Monday, August 22, 2011

Matthew Dunn

Matthew Dunn is the author of the debut novel, Spycatcher (aka Spartan in the UK).

From his dialogue with Ali Karim at The Rap Sheet:

AK: So tell us, where did you get the idea to pen this novel? And did you have any issue with your former employers at SIS [Britain’s Secret Intelligence Service] when you completed it?

MD: I was very clear that I wanted to write a novel that really captured the essence of what it feels like to be an operative in the field and to give the reader the feeling that they were actually on a real mission. The plot derives from my imagination, though it is grounded and inspired by real situations that I and others faced. I also wanted my antagonists to reflect the type of people that I was combating when in MI6--evil people, yes, but nevertheless highly intelligent, sophisticated, and often charismatic individuals rather than unintelligent fanatics.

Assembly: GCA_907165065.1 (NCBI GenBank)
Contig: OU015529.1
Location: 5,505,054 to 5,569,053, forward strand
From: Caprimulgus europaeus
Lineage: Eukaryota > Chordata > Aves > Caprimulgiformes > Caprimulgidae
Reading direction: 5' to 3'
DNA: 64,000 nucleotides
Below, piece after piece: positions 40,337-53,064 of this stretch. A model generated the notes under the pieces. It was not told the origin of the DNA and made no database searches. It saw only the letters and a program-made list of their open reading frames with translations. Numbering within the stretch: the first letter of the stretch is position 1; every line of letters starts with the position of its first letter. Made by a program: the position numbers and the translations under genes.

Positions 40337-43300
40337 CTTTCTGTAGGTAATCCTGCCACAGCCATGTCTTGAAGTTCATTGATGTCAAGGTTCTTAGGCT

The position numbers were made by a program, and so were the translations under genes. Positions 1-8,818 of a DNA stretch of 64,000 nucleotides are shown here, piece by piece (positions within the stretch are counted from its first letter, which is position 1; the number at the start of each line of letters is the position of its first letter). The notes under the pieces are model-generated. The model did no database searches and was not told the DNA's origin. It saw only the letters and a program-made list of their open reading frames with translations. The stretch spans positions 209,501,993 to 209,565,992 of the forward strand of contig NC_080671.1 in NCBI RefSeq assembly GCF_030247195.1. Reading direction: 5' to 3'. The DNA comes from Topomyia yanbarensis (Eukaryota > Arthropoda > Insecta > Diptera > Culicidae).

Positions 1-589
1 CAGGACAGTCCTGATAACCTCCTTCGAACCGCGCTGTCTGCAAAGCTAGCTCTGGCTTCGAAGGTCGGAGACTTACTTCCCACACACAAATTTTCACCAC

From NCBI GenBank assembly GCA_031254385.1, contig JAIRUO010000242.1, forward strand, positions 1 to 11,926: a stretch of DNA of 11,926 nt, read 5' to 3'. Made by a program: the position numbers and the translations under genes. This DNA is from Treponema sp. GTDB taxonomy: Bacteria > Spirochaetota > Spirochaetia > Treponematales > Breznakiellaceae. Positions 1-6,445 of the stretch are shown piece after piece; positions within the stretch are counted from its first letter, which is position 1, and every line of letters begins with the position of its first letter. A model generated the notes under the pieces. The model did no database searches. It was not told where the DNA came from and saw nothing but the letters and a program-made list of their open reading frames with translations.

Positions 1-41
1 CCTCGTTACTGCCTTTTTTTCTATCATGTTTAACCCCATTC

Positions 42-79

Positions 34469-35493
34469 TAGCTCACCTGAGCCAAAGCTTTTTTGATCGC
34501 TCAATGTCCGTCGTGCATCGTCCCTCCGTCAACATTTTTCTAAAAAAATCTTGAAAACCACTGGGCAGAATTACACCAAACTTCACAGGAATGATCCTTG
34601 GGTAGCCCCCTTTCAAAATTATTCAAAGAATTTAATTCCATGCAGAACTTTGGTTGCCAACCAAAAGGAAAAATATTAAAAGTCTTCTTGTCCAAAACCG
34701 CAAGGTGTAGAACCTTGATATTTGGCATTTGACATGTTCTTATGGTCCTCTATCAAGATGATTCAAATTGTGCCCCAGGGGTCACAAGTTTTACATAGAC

SIS has to vet and approve all of my books. I’m on very good terms with them, and thankfully they made no deletions or amendments to my first novel.

AK: Tell us about your main character, Will Cochrane, as well as the mysterious Megiddo and Lana. And most writers I know mine their personal experiences to craft characters. Have you done the same here?

MD: Will Cochrane is an experienced MI6 operative and the Service’s most effective officer. He is a loner because of the extreme nature of his work and his complex and tragic background. He mentally toys with the idea of another life and love, but his problem is that he worries that if people get close to him, they will die.

Megiddo is a senior general in Iran’s Islamic Revolutionary Guard Corps. He’s planning a massive terrorist operation against a location in the West. It will be his “masterpiece,” and Will is tasked to capture him. For most of the book you do not see [Megiddo] but, rather like Professor Moriarty in Sherlock Holmes’ day, you feel his presence at all times.

Lana is an Arab woman who is trying to carve out a living as a freelance journalist in Paris. She has a connection to Megiddo that goes back to the wars in the Balkans in the 1990s. Reluctantly, Will uses her to try to lure out Megiddo.

These characters, and all others in the novel, are fictional. But...[read on]
--Marshal Zeringue